New Mental Health Commission Chair Appointed
6 May 2002
Health Minister Annette King today announced the appointment of Jan Dowland as Chairperson of the Mental Health Commission.
Ms Dowland’s starting date has yet to be confirmed, but will be by August 2002. She will leave her current position as chief executive of IHC New Zealand Inc, which she has held since 1998.
Ms King said Ms Dowland had 26 years experience in the health sector, and comes to the Mental Health Commission with an understanding of human rights issues, workforce issues, funding and service configurations.
“Ms Dowland has a proven track record of achieving significant results in areas that require strategic thinking, executive management skills and a strong focus on the needs of consumers.
“She has shown through her work with IHC New Zealand Inc that she is aware of the importance of culturally appropriate services for Maori, Pacific people and all other communities in New Zealand. She is also aware of the need to tailor the service to meet the person rather than slotting people into the system. These are excellent attributes for the job.”
In 1997, Ms Dowland was selected for the senior management/CEO programme at Henley Management College in England. She has also been awarded the Martin Jarvie Underwood and Hall prize in accounting information systems.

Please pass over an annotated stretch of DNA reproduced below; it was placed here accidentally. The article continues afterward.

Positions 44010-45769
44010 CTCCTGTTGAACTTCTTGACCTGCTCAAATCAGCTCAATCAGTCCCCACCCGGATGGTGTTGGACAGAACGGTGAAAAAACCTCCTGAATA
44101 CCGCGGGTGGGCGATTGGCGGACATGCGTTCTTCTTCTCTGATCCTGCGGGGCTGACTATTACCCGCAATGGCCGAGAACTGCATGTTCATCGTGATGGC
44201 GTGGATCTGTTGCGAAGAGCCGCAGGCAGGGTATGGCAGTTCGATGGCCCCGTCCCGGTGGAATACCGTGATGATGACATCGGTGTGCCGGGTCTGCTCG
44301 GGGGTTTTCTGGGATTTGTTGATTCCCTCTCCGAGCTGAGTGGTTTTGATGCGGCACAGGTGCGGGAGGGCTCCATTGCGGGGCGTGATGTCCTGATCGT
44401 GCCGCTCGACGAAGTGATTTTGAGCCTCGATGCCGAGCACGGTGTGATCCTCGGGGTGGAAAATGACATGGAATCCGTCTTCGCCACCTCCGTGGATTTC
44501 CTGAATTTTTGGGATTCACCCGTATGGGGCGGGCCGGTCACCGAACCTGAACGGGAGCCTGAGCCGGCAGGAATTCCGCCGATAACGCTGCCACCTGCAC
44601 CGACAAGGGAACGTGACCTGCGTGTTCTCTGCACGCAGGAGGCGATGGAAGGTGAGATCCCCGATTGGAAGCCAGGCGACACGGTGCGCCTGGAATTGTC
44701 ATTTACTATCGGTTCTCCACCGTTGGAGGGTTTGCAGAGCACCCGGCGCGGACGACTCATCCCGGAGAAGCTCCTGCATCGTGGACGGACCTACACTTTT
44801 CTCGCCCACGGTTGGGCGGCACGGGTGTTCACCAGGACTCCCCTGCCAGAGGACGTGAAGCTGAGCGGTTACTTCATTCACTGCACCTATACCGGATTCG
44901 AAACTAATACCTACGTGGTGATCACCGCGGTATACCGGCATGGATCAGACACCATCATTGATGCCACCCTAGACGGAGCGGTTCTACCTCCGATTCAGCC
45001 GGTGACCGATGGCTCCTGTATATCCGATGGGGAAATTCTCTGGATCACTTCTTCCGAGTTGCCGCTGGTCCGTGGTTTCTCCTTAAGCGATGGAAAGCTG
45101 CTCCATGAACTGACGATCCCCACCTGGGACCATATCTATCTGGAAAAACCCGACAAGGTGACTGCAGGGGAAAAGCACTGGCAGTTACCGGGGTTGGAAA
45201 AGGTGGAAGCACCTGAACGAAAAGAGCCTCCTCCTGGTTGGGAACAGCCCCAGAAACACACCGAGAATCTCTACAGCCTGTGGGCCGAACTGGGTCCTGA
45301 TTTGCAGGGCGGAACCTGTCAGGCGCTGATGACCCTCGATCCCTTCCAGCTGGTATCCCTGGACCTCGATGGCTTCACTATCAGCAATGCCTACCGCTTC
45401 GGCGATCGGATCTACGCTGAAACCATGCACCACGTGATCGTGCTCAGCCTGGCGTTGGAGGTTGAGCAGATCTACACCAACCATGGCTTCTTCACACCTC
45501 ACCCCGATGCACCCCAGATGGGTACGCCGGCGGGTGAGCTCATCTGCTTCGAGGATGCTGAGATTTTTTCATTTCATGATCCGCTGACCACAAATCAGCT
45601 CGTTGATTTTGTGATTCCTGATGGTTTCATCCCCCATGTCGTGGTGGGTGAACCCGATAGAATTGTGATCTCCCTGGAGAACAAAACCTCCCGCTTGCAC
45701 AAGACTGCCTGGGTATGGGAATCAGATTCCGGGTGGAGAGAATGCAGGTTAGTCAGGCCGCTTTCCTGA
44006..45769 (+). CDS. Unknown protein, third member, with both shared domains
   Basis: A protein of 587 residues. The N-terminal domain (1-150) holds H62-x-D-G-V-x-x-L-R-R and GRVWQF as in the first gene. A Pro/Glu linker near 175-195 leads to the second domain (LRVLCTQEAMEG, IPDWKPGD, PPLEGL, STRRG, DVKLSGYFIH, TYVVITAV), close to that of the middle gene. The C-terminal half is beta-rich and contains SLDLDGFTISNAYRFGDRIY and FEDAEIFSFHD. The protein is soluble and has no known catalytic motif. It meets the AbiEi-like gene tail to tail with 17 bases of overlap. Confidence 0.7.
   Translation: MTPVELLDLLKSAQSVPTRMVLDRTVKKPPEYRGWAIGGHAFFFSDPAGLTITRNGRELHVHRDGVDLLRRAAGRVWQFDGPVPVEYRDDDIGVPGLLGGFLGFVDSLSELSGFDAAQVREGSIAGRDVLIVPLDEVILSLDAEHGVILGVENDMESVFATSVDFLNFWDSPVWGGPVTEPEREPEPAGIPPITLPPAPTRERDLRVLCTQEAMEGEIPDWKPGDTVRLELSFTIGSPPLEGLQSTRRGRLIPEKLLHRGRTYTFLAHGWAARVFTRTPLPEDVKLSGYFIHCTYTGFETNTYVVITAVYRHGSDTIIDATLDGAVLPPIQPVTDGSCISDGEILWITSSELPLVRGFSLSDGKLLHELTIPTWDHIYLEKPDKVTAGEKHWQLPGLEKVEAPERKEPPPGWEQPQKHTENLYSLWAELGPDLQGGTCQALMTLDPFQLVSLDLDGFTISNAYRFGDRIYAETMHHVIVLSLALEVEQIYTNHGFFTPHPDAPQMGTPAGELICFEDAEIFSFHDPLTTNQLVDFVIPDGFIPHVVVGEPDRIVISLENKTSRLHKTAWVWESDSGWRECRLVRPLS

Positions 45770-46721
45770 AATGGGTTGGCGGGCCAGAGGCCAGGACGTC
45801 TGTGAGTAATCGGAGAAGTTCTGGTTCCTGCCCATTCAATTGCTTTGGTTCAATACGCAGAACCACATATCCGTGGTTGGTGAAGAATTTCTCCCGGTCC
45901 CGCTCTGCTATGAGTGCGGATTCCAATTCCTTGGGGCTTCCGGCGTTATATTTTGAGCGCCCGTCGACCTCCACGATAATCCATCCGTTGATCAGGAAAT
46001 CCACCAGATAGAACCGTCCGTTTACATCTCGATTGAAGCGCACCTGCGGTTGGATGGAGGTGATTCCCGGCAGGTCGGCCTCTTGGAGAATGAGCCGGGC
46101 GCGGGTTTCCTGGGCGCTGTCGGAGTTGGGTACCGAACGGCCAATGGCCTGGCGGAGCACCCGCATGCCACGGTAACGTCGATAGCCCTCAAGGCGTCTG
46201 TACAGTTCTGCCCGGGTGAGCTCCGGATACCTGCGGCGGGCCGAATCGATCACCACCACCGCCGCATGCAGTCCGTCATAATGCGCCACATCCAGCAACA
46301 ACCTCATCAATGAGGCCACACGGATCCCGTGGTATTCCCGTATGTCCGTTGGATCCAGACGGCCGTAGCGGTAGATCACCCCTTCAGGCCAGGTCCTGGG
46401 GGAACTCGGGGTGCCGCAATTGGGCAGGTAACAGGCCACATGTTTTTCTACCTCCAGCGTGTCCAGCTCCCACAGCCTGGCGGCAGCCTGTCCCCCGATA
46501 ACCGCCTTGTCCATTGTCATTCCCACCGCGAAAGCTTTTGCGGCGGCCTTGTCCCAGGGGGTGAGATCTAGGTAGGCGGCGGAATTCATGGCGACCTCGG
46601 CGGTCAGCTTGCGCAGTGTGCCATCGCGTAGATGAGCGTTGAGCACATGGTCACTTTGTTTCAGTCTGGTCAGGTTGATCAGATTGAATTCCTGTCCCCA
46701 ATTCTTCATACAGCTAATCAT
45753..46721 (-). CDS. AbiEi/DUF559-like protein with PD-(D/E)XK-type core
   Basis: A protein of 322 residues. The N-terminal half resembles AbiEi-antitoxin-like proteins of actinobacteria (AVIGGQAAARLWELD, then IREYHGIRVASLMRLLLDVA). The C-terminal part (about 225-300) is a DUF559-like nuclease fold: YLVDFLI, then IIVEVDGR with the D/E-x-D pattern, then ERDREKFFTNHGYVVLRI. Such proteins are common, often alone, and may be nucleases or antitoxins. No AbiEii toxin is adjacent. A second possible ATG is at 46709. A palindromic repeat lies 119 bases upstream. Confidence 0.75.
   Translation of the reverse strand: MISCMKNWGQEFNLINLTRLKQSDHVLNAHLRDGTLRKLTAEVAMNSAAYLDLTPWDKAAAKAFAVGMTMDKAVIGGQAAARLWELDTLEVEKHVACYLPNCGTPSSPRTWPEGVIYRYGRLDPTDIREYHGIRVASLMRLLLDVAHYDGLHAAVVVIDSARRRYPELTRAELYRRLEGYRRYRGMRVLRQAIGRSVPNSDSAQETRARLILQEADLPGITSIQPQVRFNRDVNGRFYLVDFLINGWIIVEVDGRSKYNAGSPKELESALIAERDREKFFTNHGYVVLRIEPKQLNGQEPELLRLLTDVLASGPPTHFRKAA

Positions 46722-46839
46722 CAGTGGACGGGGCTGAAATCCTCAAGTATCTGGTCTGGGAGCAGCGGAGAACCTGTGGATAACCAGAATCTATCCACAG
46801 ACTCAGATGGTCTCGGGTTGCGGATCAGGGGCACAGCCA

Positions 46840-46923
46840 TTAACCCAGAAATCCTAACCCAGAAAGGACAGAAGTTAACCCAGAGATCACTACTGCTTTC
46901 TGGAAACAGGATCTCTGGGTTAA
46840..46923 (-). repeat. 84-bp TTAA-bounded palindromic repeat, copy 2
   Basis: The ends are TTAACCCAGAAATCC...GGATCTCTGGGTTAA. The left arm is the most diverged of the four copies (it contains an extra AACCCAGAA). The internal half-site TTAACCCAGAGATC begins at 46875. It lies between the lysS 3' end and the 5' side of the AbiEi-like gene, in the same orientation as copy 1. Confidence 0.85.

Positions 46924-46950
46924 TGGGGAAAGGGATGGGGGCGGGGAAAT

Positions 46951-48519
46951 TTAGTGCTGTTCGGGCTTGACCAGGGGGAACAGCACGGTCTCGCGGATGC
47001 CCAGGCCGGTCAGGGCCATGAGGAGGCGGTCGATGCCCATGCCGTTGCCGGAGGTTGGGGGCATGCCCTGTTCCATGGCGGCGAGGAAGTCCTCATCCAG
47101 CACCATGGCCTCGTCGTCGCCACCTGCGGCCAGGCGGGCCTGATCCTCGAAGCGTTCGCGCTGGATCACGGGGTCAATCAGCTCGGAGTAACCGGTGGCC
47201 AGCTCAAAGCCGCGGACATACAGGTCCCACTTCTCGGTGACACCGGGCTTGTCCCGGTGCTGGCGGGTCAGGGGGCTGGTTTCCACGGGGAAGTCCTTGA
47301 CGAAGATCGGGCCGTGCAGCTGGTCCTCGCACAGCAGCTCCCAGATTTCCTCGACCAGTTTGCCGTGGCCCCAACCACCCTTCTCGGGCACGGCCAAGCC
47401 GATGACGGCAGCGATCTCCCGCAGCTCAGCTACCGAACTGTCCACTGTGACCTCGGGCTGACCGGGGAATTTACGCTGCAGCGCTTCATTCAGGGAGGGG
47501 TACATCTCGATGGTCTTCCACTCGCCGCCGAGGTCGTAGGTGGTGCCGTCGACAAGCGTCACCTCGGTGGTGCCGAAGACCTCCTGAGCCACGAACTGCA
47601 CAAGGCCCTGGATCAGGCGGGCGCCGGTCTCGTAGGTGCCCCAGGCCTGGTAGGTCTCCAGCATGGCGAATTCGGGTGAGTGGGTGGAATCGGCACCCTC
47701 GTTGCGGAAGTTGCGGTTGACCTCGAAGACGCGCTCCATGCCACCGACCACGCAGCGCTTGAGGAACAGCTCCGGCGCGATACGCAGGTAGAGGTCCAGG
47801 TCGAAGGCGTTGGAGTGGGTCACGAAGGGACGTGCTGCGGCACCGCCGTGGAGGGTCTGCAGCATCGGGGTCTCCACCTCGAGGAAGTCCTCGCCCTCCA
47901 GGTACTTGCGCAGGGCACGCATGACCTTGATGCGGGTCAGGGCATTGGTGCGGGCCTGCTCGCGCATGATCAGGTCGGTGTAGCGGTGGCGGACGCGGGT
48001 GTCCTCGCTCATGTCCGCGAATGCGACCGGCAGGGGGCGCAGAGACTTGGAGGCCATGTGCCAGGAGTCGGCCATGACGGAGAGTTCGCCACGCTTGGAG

Ms King said Ms Dowland would carry on the excellent work of former Chair Dr Barbara Disley, and thanked the acting Chair Bob Henare for leading the Commisson during the appointment process.
The Mental Health Commission was established in 1996 in response to the recommendations of the Mason Inquiry into Mental Health Services. In 1998 the Commission produced the Blueprint for Mental Health Services, which is now a policy document that guides the implementation of the national mental health strategy.
The Commission’s terms of reference are to monitor and facilitate implementation of the strategy, work to reduce discrimination against people with mental illness and address mental health workforce issues.